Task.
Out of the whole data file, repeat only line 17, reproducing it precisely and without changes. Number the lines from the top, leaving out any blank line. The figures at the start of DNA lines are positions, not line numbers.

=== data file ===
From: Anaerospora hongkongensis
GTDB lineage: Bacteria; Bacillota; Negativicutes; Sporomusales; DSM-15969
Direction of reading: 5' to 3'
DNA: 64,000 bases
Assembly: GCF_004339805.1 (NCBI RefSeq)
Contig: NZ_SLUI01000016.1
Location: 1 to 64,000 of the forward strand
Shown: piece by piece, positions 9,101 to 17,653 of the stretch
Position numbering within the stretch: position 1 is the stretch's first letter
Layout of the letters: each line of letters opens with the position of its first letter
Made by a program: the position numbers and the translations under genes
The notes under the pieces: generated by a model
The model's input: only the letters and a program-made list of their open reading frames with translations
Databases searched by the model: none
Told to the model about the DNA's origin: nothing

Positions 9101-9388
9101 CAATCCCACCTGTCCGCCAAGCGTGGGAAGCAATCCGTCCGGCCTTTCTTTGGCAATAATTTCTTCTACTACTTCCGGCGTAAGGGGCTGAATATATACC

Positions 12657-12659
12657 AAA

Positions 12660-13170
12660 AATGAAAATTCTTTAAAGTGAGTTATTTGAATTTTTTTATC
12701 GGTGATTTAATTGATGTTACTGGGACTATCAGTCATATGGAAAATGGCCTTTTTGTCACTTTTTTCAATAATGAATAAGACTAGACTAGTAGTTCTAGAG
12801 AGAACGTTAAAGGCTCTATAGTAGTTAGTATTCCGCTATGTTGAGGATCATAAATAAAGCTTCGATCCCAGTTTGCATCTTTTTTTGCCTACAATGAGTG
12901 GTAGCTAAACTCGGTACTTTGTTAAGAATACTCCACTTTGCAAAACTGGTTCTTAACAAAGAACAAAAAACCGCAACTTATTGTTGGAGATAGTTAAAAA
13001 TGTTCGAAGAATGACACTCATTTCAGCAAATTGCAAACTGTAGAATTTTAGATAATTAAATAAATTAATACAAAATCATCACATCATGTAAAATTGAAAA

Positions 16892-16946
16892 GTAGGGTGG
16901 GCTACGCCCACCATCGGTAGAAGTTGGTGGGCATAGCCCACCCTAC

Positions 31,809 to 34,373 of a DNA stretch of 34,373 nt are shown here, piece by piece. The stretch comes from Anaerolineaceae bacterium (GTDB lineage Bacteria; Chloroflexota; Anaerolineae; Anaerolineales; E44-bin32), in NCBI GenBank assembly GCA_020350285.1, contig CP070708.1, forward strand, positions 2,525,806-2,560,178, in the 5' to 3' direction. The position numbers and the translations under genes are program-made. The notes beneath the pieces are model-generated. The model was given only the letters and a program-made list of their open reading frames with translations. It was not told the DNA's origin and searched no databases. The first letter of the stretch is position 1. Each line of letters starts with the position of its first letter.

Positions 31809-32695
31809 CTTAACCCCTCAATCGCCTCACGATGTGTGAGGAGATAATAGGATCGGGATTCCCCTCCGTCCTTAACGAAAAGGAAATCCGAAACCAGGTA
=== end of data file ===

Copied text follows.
9101 CAATCCCACCTGTCCGCCAAGCGTGGGAAGCAATCCGTCCGGCCTTTCTTTGGCAATAATTTCTTCTACTACTTCCGGCGTAAGGGGCTGAATATATACC